Introduction: How to Make Segmented Boxes on the Band Saw
I wanted to try something new and decided to make some segmented boxes, but not on the lathe, no on the band saw. It's a simple technique, and you get a lot of boxes out of your material. These boxes were pretty simple to make, and came out absolutely gorgeous! Let's go over how I made them!
Step 1: Milling Up Wood
So first of all I need some wood. So I went looking through my pile, and picked out a couple of rough sawn pieces of maple and walnut. Then I went over to my bandsaw, gave it a nice coat of wax, and attached a very rough piece to my log cutting jig, so I could get one side straight.
Once the piece was in more managable shape I took it over to my DIY jointer and jointed one side, I also jointed a couple of other pieces to get everything ready. I started out re-sawing the wood into manageable one inch slabs, using a half inch blade for the bandsaw.
Now once I had a whole bunch of walnut and maple milled up, I arranged it, and arranged them. I decided I wanted them a touch smaller for the pattern, so I cut them all up on the table saw to 3/4 by 3/4 inch strips.
Step 2: Glue Up
Next I took them in the shop and started to arrange the pieces, making sure everything was straight, seeing which pieces I should connect together, which ones fit better. And then I started the process of glue up, much like doing a cutting board. Once the glue was dry, I did a fair amount of sanding.
Then I measured out where my circles would be, and how large I could make them. I also needed the wood to be in smaller pieces so I marked out and cut it up on the bandsaw. Now when the pieces were smaller, I could run them all through the planer to make sure everything was nice and smooth on both sides.
I also went in to glue up a couple of thin pieces of walnut for the tops and the bottoms. Let's let that dry.
Step 3: Cutting the Rings
So I adjust the jig to match the radius of the largest possible circle, then I put the center of the circle on the dowel, and turn it on and start spinning. To cut the circles I've switched blades to a 1/4 inch bandsaw blade so I can cut smaller and smaller circles. So repeat a couple of times.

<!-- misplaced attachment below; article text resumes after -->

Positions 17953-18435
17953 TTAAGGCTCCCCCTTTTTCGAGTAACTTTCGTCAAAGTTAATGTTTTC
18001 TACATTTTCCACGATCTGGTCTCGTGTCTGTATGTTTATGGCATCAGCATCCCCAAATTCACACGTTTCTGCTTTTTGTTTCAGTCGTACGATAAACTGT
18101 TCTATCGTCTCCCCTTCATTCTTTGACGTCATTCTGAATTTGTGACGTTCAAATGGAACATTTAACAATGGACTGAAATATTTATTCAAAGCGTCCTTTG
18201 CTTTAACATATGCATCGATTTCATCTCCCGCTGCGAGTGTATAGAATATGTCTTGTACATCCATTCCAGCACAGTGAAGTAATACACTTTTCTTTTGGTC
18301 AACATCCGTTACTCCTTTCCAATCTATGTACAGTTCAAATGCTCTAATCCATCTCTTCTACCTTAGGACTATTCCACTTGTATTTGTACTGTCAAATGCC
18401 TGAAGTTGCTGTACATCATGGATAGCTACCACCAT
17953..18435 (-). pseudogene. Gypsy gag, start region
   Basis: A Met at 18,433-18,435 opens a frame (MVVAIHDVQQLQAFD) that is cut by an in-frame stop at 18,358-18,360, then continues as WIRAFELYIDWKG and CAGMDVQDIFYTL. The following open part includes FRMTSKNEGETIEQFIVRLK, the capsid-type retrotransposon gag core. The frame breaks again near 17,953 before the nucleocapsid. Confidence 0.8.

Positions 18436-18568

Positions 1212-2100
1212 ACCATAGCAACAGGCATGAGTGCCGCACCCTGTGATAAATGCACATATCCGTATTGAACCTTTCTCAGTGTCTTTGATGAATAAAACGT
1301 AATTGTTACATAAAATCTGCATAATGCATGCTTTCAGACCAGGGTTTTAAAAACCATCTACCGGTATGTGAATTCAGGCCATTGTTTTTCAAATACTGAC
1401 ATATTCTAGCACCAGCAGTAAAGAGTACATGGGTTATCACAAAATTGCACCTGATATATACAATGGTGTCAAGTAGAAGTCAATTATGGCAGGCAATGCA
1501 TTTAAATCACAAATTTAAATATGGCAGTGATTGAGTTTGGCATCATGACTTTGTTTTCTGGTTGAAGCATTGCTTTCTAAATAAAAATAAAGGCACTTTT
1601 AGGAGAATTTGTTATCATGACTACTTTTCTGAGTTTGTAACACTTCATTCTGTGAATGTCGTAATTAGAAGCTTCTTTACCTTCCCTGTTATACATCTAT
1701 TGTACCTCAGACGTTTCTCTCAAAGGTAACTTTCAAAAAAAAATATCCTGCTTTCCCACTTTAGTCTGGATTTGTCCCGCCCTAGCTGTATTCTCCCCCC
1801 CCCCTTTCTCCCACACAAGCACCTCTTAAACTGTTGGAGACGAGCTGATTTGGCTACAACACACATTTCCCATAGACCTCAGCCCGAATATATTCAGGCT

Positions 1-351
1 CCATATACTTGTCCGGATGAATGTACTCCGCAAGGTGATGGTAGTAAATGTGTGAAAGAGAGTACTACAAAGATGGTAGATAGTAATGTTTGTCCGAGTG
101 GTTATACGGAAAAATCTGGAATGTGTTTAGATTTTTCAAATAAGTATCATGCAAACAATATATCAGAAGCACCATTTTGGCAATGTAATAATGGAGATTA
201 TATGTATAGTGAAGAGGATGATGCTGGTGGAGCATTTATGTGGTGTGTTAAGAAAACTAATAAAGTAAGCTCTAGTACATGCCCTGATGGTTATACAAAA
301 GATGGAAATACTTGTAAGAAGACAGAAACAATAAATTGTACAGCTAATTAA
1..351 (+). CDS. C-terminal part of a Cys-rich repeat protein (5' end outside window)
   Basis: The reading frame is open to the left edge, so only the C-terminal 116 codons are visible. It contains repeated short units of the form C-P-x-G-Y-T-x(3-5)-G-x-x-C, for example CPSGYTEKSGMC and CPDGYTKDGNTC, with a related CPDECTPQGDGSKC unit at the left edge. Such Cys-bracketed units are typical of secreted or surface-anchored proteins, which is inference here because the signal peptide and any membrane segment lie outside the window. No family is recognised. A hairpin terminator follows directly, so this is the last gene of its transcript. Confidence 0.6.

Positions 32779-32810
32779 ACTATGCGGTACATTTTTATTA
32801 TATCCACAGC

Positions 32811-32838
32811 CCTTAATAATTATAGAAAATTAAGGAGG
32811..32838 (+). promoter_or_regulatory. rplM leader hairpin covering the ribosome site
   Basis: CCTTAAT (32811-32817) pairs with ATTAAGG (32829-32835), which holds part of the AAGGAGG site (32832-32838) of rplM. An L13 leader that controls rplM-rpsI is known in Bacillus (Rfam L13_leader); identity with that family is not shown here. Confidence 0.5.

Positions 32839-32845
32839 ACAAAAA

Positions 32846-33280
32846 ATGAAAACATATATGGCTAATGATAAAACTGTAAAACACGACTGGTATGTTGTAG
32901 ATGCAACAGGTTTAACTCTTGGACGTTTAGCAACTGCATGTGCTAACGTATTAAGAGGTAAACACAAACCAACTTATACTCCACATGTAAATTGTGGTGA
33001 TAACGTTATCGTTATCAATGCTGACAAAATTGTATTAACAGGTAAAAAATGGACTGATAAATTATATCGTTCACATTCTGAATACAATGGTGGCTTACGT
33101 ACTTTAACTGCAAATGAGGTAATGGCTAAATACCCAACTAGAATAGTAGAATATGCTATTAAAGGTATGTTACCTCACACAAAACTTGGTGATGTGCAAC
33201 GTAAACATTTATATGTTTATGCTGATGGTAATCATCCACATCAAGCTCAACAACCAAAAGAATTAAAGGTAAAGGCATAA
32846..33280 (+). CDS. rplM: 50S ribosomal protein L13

Then I adjust the jig for the next circle, I decided I wanted the circles here to be 1/2 inch thick which is about 12 mm, so taking that into account... And then there's just a whole lot of cutting. Then adjusting the jig again, for the next cut and the circles keep getting smaller and smaller, in total I cut up about 60 circles and rings.
Step 4: Tops & Bottoms
Once I had most of my rings cut I needed to prepare for the tops and the bottoms, so I brought out the pieces of walnut, and I'm marking out what sizes I need. And I need quite a few circles, because I'm making a lot of boxes. I'm debating about how to attach the lids, here's one idea using a pivet point and a magnet.
So drilling holes in the pieces for the lids and the bottoms and then cutting up those circles as well on the bandsaw. And of course I have more box rings to cut as well, so I keep cutting.
Step 5: Boxes Glue Up
Next, it's time to do some glue up. First I need to glue the cut in each ring to make it complete. Just clamping each one together. Once the rings were fixed, I started gluing boxes together, starting with a bottom, then a ring, another ring and so on, creating a pattern I was happy with.
Then I put on the lid without glue for stability and clamped the box together. And then I moved on to gluing up a whole lot more.
To fix the holes in the bottoms that I used as a pivet point, I made my own wood filler using yellow glue and the saw dust from the cuts so it would match perfectly. And keep on gluing.
Step 6: Sanding, Routing & Knobs
The next day when everything was dry, it was time to sand. So I took off a fair amount on the belt sander.
Now to sand the insides of the boxes, I had first glued together the solid center pieces once the rings were cut, and I made my own spindle sander using a drill and threaded rod. It worked great, and it made a huge difference as it would have taken forever to do by hand.
Next, I added a round-over on the bottoms, using my router table, and I think this added a nice touch. I decided to make some small knobs for the lids on the lathe, here I'm using a piece of walnut.
Step 7: Fitting the Lids
Next to make sure the lids fit well on each box, I had cut out a smaller circle that just fit inside each box. So I glued each piece to each lid and clamped. I also glued on the tiny knobs for the lids.
Step 8: Finishing
When everything was dry and sanded, I started finishing the boxes. First I went with two coats of wipe on poly.
Then I finished with some tung oil wax polish.
Step 9: Conclusion - Watch the Video!
All together I think the boxes came out really nice. I love how you get so many boxes out of one piece of material, so there is very little waste. If you're interested in this project, make sure to watch the video for a much better perspective.
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